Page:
Jewitt, J. M. Wilson, C. E. Jones, W. M. Day, L. C. Black, W. P. Mc-

Laughlin, and W. D. Cherington.

Room No. 5 in the University Hall was the appointed place for our

headquarters. Here we spent much of the day Tuesday, meeting each other,

and meeting our old friends of other classes, who called to see us. An in-

teresting exhibit of the earlier and later pictures of the members of our class

was suspended in a paper frame that reached around the room. Our table

was filled with old programs and souvenirs of our college days.

At noon we found ourselves happily together at the '71 table of the great

Alumni banquet, where John G. Woolley, of our class, presided and spoke

as toastmaster, and William P. McLaughlin delivered one of the addresses.

Both of them reflected much honor upon the class they represented.

It was very interesting to meet each other, for a number of us had not

met for forty years, and so great had been the changes that we did not know

each other.

Our '71 Reunion proper began at four o'clock. John G. Woolley was

elected president, and W. D. Cherington secretary. The roll of the class was

called, those present responding with the hearty freedom of the family circle;

and those absent being reported by letter or verbally. We deeply regretted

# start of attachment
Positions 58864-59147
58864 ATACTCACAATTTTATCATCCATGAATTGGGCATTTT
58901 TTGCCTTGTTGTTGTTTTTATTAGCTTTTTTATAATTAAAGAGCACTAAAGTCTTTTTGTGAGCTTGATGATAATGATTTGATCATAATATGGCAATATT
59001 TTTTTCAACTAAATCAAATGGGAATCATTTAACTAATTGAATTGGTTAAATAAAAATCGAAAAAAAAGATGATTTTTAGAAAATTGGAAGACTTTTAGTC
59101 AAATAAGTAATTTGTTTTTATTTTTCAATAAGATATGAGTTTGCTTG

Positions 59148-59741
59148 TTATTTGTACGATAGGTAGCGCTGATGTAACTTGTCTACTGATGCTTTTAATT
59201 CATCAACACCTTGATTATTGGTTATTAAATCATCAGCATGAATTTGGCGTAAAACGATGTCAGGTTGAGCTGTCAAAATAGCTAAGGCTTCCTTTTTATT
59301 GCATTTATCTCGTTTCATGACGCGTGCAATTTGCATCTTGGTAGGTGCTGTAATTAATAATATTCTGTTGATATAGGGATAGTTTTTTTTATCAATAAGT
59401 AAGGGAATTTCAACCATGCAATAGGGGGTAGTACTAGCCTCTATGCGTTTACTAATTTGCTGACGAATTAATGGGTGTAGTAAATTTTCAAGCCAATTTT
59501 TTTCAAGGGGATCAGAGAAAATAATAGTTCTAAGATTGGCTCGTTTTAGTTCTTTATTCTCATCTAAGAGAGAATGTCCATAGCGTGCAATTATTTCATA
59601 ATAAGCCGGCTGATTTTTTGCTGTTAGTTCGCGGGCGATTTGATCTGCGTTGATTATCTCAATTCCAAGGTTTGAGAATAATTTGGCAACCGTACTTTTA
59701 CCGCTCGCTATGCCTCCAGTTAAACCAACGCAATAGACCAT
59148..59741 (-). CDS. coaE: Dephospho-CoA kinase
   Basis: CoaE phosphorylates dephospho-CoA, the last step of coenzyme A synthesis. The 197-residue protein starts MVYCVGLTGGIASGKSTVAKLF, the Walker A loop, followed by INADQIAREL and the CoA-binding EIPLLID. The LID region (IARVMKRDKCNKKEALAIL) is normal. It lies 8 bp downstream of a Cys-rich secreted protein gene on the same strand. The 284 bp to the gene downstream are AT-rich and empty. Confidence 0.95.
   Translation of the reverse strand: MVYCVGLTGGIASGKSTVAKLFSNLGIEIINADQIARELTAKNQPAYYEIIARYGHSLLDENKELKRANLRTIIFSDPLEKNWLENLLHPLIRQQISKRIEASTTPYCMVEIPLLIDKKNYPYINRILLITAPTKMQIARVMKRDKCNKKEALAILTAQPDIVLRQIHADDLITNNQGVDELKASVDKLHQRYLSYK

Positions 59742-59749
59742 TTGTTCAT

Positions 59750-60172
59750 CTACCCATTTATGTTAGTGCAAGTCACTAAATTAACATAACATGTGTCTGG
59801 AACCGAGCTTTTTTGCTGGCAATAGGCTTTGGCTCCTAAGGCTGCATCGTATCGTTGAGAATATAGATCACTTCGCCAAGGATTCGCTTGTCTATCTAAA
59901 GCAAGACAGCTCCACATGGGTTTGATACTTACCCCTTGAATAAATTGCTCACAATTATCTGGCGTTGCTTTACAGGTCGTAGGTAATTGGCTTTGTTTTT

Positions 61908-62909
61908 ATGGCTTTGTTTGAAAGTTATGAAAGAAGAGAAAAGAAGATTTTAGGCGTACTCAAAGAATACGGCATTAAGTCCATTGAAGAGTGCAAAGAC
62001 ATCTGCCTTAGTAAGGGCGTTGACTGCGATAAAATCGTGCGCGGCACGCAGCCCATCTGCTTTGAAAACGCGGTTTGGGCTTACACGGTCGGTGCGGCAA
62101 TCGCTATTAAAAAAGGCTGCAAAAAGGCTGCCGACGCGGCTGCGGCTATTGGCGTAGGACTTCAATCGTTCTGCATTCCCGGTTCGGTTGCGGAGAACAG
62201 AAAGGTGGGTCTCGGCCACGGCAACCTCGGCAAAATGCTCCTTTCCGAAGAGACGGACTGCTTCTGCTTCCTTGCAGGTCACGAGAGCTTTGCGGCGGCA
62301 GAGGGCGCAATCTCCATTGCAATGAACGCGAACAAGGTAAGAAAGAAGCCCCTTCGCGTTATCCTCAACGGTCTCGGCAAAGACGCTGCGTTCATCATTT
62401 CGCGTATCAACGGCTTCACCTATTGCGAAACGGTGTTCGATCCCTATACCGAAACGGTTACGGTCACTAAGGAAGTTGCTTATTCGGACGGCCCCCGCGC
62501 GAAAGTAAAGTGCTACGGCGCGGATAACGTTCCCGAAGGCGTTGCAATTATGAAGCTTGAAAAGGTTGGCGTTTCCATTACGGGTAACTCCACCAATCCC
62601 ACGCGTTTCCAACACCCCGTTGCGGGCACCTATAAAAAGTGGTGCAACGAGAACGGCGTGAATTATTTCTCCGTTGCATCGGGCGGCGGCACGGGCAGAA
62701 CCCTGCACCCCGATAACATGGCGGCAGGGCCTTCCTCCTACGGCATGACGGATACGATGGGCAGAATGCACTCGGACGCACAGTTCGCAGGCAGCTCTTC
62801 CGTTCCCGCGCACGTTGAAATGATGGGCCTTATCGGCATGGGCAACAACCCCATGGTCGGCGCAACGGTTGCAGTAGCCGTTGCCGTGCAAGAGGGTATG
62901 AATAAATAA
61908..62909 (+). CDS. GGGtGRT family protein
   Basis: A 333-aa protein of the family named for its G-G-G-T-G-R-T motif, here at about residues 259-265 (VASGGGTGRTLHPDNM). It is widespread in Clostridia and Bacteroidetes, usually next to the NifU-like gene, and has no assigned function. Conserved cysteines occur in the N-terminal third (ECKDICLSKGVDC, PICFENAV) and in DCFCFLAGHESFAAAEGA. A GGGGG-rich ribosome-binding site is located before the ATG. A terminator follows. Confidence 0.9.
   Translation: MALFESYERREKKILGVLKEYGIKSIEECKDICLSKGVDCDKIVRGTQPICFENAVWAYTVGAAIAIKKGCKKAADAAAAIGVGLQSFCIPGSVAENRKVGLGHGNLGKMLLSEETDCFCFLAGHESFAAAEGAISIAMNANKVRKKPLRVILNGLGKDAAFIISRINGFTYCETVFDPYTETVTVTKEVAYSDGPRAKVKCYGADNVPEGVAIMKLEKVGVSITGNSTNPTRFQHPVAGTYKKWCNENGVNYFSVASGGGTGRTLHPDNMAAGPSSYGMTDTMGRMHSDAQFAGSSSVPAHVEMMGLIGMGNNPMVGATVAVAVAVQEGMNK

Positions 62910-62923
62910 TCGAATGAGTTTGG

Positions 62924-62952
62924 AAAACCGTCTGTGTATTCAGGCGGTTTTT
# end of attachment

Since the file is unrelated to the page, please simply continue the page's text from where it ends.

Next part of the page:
that many of our class could not be present. We had not program of speeches,

but just the hearty good time that members of the family circle would have,

after long years of separation. In the midst of our happiness, we were pained

to hear of the many members of our class who have passed forever beyond

the reach of earthly reunions.

At five o'clock we adjourned to have a reunion picture taken on the front

steps of University Hall. This picture appears in the opening pages of

this book.

At six o'clock we met in the parlors of the English Lutheran Church,

where the ladies of that church served us a class banquet, that we shall re-

member with pleasure for years to come. After the banquet we renewed the

roll call, and tarried together until a late hour.

The members of the class present unanimously passed the motion to

publish a Fortieth Anniversary Book, and appointed W. D. Cherington as

the editor, and L. C. Black, W. C. Nye, J. A. Smith and C. E. Jones as the